Clin Anat 2018 Apr 20;31(3):314-322. Epub 2018 Feb 20.
Department of Anatomical Sciences, St. George's University, Grenada.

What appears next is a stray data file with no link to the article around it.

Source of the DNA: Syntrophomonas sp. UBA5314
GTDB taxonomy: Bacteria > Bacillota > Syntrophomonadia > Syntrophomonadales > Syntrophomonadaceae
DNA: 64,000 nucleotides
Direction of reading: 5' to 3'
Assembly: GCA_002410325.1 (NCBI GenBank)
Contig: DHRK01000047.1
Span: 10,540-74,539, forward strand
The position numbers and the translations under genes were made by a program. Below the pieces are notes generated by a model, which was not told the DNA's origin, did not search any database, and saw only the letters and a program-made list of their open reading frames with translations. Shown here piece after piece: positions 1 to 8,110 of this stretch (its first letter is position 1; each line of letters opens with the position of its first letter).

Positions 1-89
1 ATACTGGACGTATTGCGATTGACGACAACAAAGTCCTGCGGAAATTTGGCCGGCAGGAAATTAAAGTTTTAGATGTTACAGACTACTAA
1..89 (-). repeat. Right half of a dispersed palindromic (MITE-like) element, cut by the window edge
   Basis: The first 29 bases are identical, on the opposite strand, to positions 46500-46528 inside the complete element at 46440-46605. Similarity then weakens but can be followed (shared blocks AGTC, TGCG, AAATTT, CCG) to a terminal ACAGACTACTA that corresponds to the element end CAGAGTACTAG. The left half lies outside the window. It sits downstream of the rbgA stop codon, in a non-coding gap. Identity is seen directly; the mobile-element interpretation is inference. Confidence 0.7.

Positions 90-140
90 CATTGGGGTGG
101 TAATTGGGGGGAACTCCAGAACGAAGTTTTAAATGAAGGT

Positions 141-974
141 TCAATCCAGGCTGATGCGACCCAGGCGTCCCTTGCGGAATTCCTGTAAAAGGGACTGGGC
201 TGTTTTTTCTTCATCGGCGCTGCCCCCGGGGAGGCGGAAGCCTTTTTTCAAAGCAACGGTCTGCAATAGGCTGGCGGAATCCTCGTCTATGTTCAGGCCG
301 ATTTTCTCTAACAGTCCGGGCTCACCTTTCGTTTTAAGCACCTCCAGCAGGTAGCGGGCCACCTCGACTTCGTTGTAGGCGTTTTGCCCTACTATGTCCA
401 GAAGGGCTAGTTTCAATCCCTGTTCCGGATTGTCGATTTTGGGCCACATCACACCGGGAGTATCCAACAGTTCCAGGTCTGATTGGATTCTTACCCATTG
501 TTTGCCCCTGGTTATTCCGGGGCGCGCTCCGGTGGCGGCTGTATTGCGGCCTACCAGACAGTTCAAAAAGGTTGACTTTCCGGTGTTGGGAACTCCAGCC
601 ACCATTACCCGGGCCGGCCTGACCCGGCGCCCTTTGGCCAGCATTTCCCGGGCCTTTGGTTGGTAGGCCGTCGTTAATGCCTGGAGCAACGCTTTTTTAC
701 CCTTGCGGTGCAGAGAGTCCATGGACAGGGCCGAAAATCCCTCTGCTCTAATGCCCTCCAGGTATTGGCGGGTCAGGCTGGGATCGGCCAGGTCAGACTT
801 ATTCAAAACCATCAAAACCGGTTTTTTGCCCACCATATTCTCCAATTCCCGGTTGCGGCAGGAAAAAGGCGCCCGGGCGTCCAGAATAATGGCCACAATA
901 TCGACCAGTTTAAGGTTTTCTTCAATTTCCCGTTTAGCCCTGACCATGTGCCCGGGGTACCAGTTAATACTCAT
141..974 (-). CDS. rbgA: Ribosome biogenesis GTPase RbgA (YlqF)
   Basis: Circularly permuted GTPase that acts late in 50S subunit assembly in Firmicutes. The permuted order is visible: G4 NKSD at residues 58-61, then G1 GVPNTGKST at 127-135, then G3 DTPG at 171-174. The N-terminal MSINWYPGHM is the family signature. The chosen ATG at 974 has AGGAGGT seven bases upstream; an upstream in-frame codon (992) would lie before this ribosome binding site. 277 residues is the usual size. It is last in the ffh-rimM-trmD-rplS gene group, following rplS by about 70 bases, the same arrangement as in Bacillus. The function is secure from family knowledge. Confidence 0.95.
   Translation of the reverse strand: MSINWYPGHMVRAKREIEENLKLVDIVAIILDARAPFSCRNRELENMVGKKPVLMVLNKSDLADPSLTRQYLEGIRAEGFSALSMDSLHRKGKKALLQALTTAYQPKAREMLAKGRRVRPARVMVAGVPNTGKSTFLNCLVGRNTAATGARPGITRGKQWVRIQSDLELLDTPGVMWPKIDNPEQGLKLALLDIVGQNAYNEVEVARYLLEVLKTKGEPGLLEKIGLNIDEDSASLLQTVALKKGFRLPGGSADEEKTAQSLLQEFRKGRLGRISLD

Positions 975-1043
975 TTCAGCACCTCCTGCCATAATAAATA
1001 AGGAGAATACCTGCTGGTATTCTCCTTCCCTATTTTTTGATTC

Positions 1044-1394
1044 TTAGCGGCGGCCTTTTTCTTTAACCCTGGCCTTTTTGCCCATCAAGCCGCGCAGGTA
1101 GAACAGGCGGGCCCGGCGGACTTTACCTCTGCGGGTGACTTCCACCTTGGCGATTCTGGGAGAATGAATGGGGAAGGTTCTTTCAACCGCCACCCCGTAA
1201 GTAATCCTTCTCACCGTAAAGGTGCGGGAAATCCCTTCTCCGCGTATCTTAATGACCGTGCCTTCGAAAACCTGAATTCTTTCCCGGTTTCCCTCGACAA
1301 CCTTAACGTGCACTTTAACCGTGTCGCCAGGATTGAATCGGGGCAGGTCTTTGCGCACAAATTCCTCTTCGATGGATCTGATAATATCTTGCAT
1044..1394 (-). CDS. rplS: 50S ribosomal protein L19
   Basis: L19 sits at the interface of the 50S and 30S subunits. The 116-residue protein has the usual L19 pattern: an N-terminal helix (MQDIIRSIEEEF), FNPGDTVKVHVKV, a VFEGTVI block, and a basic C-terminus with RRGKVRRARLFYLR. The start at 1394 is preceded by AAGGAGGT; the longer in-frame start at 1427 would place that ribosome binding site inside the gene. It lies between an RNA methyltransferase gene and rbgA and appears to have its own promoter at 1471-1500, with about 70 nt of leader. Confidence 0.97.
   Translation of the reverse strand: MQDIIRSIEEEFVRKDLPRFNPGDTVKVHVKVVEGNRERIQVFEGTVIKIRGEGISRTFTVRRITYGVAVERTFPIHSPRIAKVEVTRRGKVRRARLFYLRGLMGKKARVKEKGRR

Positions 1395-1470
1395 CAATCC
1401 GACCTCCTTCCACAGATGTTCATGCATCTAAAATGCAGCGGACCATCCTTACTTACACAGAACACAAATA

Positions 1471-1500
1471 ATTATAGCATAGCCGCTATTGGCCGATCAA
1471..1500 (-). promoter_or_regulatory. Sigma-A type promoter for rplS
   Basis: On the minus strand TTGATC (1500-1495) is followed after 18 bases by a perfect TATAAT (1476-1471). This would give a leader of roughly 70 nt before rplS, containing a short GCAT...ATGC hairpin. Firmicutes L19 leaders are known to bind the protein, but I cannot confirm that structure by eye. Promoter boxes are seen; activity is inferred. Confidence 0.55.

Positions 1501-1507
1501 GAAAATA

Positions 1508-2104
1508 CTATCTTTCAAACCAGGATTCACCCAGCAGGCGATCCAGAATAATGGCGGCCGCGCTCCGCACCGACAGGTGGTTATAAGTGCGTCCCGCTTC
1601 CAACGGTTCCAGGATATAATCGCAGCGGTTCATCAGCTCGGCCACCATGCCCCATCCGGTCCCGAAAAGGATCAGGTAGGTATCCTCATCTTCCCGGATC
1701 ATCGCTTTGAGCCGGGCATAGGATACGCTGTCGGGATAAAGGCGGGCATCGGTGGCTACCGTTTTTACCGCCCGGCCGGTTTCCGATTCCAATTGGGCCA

In 1891, Hans Chiari described a group of congenital hindbrain anomalies, which were eventually named after him. He classified these malformations into three types (Chiari malformations I, II, and III), and four years later added the Chiari IV malformation. However, numerous reports across the literature do not seem to fit Chiari's original descriptions of these malformations, so researchers have been encouraged to propose new classifications to encompass these variants (e.g., Chiari 0, Chiari1.5, and Chiari 3.5 malformations). Moreover, there is a continued misunderstanding and misuse of the term "Chiari IV malformation." Therefore, the current review intended to describe anatomical, pathophysiological, and clinical aspects of the newer classifications with clarifications of the Chiari malformations. We reviewed available literature about Chiari malformations and their variants using "PubMed" and "Google Scholar." We also looked into the term Chiari IV, clarifying its original description and citing examples where the term has been used erroneously. References in the reviewed articles were searched manually. Variants of the originally described Chiari malformations are termed Chiari 0, Chiari 1.5, and Chiari 3.5. Each has distinct anatomical characteristics and some of these are extremely rare and incompatible with life (e.g. Chiari 3.5). Chiari IV malformation has been further clarified. Some physicians might be unfamiliar with the newer classifications of Chiari malformations because these conditions are rare or even unique. Furthermore, care is needed in using the term "Chiari IV malformation", which must be consistent with Chiari's original description, i.e. an occipital encephalocele containing supratentorial contents. Clin. Anat. 31:314-322, 2018. © 2018 Wiley Periodicals, Inc.